He leaned back against the wall and strove to concentrate on the problem, but his thoughts wandered in spite of himself. Looking backward, he remembered all things much more clearly than when he had actually seen them. For instance, he recalled now that as he walked through the door the two figures which had started up to block his way had left behind them some playing-cards at the corner table. One of these cards had slipped from the edge of the board and flickered slowly to the floor.

With that memory the thoughts of Pierre le Rouge stopped. The picture of the falling card remained; all else went out in his mind like the snuffing of the candle. Then, as if he heard a voice directing him through the utter blackness of the room, he knew what he must do.

All his wealth was the single half-dollar piece in his pocket, and there was only one way in which that coin could be increased to the sum he would need to buy that corner plot, where the soul of old Martin Ryder could sleep long and deep.

From his brothers he would get no help. The least memory of those sallow, hungry faces convinced him of that.

There remained the gaming table. In the north country he had watched men sit in a silent circle, smoking, drinking, with the flare of an oil-lamp against deep, seamed faces, and only the slip and whisper of card against card.

Cold conscience tapped the shoulder of Pierre, remembering the lessons of Father Victor, but a moment later his head went up and his eyes were shining through the dark. After all, the end justified the means.

A moment later he was laughing softly as a boy in the midst of a prank, and busily throwing off the robe of serge. Fumbling through the night he located the shirt and trousers he had seen hanging from a nail on the wall. Into these he slipped, and then went out under the open sky.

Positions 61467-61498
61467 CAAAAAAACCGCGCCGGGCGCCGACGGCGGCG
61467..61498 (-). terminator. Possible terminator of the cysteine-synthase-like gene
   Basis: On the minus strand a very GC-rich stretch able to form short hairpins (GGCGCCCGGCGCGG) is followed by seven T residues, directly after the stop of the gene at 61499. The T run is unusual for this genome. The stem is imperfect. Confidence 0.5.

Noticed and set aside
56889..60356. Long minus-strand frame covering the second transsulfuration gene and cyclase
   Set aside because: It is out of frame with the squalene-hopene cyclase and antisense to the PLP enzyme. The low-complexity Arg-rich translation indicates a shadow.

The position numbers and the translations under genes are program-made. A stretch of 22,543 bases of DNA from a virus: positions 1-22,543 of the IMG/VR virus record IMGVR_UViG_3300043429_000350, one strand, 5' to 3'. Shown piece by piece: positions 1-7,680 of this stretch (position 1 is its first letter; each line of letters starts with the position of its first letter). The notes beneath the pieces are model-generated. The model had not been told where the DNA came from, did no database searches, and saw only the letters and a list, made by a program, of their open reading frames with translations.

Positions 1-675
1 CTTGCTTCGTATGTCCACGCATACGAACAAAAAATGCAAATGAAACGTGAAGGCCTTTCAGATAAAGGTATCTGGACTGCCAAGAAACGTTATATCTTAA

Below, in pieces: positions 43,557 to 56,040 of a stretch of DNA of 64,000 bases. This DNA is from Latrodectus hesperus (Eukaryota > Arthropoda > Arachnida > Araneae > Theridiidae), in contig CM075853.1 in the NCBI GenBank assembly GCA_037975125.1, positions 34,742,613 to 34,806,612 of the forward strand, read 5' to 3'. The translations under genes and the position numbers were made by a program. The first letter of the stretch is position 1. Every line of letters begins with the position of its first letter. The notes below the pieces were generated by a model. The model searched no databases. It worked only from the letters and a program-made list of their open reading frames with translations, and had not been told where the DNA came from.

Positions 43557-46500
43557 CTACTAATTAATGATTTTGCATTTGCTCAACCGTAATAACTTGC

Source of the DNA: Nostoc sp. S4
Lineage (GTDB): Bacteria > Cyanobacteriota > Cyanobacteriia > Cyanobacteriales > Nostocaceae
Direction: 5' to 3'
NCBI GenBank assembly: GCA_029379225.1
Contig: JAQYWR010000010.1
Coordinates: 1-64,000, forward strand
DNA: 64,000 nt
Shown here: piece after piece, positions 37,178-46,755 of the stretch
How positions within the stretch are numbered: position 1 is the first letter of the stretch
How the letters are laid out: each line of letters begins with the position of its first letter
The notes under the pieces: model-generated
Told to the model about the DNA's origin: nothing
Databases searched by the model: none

The rest had revived the strength of the tough little cow-pony, and he drove on at a gallop toward the twinkling lights of Morgantown. There was a new consciousness about Pierre as if he had changed his whole nature with his clothes. The sober sense of duty which had kept him in awe all his life like a lifted finger, was almost gone, and in its place was a joyous freedom.

For the first time he faintly realized what an existence other than that of a priest might be. Now for a brief moment he could forget the part of the subdued novice and become merely a man with nothing about him to distinguish him from other men, nothing to make heads turn at his approach and raise whispers as he passed.

It was a game, but he rejoiced in it as a girl does in her first masquerade. Tomorrow he must be grave and sober-footed and an example to other men; tonight he could frolic as he pleased.

So Pierre le Rouge tossed back his head and laughed up to the frosty stars. The loose sleeves and the skirts of the robe no longer entangled his limbs. He threw up his arms and shouted. A hillside caught the sound and echoed it back to him with a wonderful clearness, and up and down the long ravine beat the clatter of the flying hoofs. The whole world shouted and laughed and rode with him on Morgantown.

Вы читаете Riders of the Silences